LIU KUO-SUNG [GUOSONG] (CHINESE B. 1932)
Metamorphosis of the Moon, circa 1970
ink, color, and collage on paper
22.5 x 28 cm (8 7/8 x 11 in.)
signed middle left
Acquired by a Private American Collector at a retrospective solo exhibition of Liu Kuosung's works in London circa 1971
Initially considered as a political subversive due to the westward leaning language of his work, Liu Guosong [Kuo-Sung] has since come to be seen as a major contributor to the development of 20th century Chinese art and even as the "father of modern Chinese painting." Stressing the importance of experimentation, Guosong`s work embodies the fusion of eastern and western traditions, at once recalling Tang Dynasty landscapes and the work of Abstract Expressionists. As the artist famously put it: To imitate the new cannot substitute for imitating the old; and to copy the West cannot substitute copying the Chinese.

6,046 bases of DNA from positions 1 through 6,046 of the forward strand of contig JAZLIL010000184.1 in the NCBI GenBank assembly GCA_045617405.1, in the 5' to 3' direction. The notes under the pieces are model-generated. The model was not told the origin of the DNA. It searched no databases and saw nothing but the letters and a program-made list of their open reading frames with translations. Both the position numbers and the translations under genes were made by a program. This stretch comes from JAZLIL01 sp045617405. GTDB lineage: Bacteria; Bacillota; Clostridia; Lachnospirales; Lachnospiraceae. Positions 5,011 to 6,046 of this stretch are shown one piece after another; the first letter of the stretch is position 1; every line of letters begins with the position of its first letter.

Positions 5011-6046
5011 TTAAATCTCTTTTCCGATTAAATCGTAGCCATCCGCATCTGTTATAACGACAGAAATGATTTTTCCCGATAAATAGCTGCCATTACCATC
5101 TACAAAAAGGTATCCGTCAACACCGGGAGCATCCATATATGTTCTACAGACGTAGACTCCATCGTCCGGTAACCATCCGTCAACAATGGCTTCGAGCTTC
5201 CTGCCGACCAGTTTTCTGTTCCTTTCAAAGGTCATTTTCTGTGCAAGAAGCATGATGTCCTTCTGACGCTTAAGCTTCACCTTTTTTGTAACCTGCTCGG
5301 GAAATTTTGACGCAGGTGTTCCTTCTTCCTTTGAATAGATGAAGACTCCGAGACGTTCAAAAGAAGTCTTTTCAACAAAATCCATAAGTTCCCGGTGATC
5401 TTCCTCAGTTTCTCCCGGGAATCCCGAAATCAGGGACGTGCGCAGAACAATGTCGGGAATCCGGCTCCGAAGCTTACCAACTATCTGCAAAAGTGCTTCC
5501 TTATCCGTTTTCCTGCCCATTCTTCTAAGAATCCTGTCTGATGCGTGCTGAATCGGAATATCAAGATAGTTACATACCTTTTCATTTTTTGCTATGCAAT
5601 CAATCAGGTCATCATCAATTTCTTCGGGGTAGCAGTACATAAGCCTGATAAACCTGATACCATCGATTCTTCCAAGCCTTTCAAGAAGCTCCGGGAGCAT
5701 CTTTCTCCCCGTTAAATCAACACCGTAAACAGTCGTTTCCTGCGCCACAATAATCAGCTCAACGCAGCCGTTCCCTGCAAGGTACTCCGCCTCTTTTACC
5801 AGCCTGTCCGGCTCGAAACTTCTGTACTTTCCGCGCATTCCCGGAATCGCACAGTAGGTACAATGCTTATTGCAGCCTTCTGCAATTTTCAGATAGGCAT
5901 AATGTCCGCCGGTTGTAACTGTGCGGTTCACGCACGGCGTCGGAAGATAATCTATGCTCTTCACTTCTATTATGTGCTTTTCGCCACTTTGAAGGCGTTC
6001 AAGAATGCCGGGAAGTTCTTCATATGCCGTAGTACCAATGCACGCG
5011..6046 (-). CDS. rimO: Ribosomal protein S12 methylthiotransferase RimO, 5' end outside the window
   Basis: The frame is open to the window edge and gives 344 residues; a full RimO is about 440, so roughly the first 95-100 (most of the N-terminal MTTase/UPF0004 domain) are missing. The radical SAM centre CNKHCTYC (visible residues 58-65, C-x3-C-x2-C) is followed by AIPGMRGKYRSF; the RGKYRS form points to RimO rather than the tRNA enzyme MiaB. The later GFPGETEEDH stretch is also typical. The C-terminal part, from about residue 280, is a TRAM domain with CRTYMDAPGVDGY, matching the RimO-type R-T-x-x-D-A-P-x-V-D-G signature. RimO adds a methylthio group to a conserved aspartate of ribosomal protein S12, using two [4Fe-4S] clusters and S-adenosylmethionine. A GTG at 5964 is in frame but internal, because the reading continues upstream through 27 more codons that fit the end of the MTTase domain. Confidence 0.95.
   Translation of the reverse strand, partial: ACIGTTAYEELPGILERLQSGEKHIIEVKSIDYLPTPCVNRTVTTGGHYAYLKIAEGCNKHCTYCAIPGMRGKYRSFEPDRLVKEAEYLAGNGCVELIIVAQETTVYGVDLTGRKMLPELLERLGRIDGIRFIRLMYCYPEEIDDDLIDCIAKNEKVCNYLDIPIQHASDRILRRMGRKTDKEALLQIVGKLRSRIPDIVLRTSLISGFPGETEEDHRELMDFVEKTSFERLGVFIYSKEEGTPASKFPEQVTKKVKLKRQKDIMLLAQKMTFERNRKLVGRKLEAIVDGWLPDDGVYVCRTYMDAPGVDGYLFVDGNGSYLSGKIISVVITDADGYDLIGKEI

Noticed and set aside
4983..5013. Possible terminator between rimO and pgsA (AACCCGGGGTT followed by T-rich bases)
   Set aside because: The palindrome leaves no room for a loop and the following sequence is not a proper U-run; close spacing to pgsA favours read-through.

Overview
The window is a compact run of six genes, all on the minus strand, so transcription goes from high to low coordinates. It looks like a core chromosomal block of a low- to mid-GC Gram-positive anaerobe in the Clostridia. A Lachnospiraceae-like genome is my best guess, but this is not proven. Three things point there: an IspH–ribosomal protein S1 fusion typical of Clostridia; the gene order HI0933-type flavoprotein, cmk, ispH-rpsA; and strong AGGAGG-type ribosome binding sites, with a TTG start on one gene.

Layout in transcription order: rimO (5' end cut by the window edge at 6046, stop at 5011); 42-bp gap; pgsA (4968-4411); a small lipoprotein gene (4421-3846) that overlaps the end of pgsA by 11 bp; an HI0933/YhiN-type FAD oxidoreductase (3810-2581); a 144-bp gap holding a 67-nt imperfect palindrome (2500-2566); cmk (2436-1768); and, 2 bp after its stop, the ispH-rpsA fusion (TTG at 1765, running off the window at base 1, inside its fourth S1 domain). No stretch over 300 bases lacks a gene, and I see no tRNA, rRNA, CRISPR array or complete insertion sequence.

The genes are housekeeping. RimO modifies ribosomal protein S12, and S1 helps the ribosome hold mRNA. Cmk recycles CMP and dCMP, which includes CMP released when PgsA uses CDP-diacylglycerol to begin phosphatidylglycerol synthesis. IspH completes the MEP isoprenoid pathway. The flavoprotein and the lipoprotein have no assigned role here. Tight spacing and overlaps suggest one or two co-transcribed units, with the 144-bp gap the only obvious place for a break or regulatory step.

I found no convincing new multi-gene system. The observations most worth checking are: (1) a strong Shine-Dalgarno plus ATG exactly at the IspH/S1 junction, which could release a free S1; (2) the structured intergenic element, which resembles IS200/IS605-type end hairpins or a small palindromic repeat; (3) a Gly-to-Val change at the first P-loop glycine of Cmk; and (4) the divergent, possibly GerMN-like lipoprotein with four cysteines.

Guosong`s paintings have an undeniable presence that is in no small degree due to the materiality of their surface. During the 1960s the artist developed a style utilizing bold gestural brushwork and eventually embraced surface manipulations -- applying collaged elements as well as removing fibers directly from the surface to mimic brush lines and create a delicate sculptural quality. This approach lends itself to the otherworldly, diaphanously textured landscapes that have made Guosong famous -- often featuring rocky terrain and orbs representing the moon, Earth and sun, in part inspired by the photographs taken during the 1968 Apollo Space Mission.